How to Transform Your Business Development Team into Heroes Your Prospects Will Love
Every business wants to be a hero. They want to be something to everyone. The harsh truth is that it’s never going to happen.
It’s natural. And what businesses need to realise is that it’s also ok.
While you can’t be something to everyone, you can be everything to someone with the right inbound sales mindset. And that’s what being a hero is all about. By focusing your business development team on tasks such as carving out a niche within the industry, attracting best fit customers, and aligning core competencies with the buyer’s journey, you can be sure that your business is optimising its approach by allocating resources to the very best segments.
How to Become a Hero
Transforming your business development team into heroes your prospects will love means adopting a 4-stage process that determines what you are, and to whom.
- The Why - Ask yourself why your business does what it does. What beliefs, values, and mission statements does it have that could be shared with other businesses or clients?
- The Who - Ask yourself who is your ideal customer, or what your ideal customer portfolio looks like. This can help you focus your efforts on high impact segments.
- The What - Ask yourself what core competencies your business development team has that can enable them to attract and engage prospects within those segments.
- The How - Ask yourself what tactics and techniques can be used to position your business as a hero to those that need you. How will you show off your competencies?
The why and the what are highly unique to each individual business, and by sitting down and chatting with your business development team, it should be relatively easy to answer these questions. The who and the how, on the other hand, can be a little more complex. These are the primary areas that we’ll delve into in more detail in this guide.
Understanding who your business development team can be a hero to is the key to success. It’s simply not possible to appeal to everyone. So it’s a much better use of your time to ensure your team is focusing its efforts on targeting the prospects that you can impress to build a strong sales pipeline. Know who you are, know what you are to each segment. Own it. Run with it.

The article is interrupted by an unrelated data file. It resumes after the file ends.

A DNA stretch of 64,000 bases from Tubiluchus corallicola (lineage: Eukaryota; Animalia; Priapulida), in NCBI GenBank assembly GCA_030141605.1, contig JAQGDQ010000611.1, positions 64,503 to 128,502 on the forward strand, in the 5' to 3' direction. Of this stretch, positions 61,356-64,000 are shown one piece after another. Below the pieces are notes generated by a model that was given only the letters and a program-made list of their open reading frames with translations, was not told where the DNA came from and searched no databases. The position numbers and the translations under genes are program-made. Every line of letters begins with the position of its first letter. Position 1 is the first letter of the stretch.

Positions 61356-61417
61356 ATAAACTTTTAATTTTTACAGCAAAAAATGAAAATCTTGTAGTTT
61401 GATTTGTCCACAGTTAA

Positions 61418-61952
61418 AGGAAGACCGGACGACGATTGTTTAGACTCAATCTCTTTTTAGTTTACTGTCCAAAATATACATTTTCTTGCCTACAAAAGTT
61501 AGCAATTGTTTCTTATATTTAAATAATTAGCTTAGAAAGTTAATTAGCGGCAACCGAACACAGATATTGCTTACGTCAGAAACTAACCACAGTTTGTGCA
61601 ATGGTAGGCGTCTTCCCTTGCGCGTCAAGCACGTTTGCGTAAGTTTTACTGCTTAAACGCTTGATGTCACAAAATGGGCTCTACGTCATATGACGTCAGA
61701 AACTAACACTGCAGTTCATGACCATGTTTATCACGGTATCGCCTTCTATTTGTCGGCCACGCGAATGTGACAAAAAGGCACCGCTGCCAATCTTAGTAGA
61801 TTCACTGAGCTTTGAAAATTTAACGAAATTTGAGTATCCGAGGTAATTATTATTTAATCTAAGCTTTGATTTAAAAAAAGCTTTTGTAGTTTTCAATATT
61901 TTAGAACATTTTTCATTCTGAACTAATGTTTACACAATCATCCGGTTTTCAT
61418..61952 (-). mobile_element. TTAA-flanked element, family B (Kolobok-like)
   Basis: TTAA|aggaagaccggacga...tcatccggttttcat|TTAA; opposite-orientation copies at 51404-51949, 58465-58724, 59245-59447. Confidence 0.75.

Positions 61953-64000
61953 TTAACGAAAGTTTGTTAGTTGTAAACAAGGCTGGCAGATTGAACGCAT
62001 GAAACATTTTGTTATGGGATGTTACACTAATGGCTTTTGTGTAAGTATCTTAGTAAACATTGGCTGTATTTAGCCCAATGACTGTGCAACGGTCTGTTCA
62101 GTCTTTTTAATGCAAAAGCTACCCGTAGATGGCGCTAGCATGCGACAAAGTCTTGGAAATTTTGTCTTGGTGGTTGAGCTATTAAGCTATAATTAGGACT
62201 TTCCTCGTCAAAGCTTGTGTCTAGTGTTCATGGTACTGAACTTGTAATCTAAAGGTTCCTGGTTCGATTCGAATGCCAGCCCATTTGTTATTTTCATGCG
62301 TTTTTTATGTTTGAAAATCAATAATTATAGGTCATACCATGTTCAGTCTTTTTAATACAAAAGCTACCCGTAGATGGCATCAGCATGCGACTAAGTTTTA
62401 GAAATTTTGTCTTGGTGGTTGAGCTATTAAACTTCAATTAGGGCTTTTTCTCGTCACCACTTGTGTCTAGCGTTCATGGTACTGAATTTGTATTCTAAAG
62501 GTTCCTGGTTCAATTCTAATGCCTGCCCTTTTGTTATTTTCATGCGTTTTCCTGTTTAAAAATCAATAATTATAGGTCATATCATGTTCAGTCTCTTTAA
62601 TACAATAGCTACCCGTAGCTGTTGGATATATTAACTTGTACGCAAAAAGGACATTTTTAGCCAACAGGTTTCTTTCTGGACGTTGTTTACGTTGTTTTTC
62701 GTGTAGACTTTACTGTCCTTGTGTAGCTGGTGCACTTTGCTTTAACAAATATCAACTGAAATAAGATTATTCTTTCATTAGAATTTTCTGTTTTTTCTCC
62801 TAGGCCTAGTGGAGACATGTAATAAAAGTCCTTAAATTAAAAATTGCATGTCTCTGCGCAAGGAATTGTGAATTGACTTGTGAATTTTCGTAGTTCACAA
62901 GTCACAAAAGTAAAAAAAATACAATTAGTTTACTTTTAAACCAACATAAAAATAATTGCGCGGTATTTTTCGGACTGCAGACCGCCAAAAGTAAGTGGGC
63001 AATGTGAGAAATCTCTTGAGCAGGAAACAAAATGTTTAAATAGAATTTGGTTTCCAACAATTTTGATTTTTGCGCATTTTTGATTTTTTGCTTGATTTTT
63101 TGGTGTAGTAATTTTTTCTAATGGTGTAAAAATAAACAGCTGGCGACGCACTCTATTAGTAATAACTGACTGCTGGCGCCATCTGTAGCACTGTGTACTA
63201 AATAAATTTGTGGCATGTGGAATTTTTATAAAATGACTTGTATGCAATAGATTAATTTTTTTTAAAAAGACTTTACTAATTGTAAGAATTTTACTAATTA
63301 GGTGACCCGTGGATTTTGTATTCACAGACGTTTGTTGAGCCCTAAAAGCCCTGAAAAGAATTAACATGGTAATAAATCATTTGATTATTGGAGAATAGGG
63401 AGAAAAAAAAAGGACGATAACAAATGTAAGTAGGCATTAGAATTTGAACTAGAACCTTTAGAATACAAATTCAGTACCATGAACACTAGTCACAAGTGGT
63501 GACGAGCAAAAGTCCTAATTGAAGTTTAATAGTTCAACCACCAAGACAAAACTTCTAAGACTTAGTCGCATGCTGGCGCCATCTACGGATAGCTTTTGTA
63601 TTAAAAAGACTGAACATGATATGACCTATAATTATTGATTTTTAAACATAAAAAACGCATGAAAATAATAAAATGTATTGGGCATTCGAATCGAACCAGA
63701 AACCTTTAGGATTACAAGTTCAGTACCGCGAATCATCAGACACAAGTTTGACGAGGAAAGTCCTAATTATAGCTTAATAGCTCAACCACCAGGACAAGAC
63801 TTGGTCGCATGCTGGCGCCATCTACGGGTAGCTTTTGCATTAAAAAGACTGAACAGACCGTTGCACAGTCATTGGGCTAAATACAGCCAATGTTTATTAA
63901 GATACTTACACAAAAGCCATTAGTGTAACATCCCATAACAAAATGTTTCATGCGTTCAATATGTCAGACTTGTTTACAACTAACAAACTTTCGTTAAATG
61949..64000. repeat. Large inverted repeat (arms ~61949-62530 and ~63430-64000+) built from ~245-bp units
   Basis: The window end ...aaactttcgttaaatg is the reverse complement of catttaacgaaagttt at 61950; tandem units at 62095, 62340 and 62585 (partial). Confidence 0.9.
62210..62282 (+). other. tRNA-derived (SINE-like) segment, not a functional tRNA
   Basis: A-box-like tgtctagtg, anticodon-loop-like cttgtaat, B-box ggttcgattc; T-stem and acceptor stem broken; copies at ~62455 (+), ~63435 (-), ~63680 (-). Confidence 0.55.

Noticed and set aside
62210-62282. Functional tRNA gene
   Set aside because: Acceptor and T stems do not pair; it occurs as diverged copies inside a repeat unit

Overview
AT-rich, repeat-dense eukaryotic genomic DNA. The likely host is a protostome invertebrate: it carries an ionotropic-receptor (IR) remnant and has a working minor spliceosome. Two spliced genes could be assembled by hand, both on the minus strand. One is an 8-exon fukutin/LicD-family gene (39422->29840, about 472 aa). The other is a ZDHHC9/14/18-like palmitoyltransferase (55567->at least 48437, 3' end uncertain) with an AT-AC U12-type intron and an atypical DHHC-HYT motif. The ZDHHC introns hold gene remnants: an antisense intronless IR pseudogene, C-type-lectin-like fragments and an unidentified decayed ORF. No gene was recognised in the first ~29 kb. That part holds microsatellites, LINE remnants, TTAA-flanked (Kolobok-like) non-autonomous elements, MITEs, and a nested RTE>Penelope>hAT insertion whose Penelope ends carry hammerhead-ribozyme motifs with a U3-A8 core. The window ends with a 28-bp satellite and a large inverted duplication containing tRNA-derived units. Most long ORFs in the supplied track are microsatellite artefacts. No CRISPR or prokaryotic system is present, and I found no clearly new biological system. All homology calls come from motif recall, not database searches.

To discover who you can be a hero to, it’s important to build targeted personas which use your ideal customer data to build an image of those that need you.
The job to be done is the underlying factor that answers the question ‘why do people buy?’. And that’s a crucial aspect to understand. If your team fully understands why people buy, it’s easier to create an inbound sales strategy that better aligns with the buyer’s journey.
And most importantly, understanding the job that must be done enables business development teams to see how the organisation’s product or service fits - or doesn’t fit - with this need. It allows them to spend less time on those that they know they can’t help and more time on attracting and engaging those that they can be a hero to.
Once a business knows who views it as a hero, a new opportunity arises to become a hero to others. Business development teams can use this targeted persona to search for associated segments that need the same job or a similar job to be done. This is what’s going to give your business development team a competitive edge, especially when you also have sales and marketing alignment.
The acceptance of who you are and who is interested in you, along with an ability to focus efforts within the correct segments, can boost success in comparison to those organisations that choose to branch out more widely, attempting to sell anything to any segment.
Now that businesses know who they can be a hero to, they need to know how they can be that hero. And the answer is by building a hero statement. A hero statement, also often referred to as a positioning statement, does just that; it positions a business as a hero, acting as a way of solidifying who the business is, and how it can help.
A good hero statement will blend the why, the who, the what, and the how. It will acknowledge the business values, incorporate the buyer persona, highlight core competencies, and position the organisation as a solution. In many cases, a hero statement will look something like ‘we are X, we work with X, because they need X’.
A hero statement is important for two reasons. Firstly, it’s important for the audience. At a time when the number of new start-ups is rising rapidly, differentiating on price is no longer enough. In many cases, there will always be a competitor that is willing to accept less. So instead, businesses should be looking at alternative ways to differentiate and stand out from the crowd, and one of the most effective ways is to specialise. By honing in to a very niche section of the market, rather than attempting to sell broadly, businesses can compete on specialism and become everything - become a hero - to a smaller yet highly loyal audience pool that knows this business can meet their needs.
Secondly, a hero statement is important to the business itself. It ensures that everyone, not only within business development but also across sales, marketing, and customer support, understands what they should be prioritising, and where they should be concentrating their efforts. It allows businesses to focus on the people that truly need them, rather than wasting time trying to attract those that just aren’t all that interested.
Ultimately, being a hero means knowing when to step back; when to admit defeat.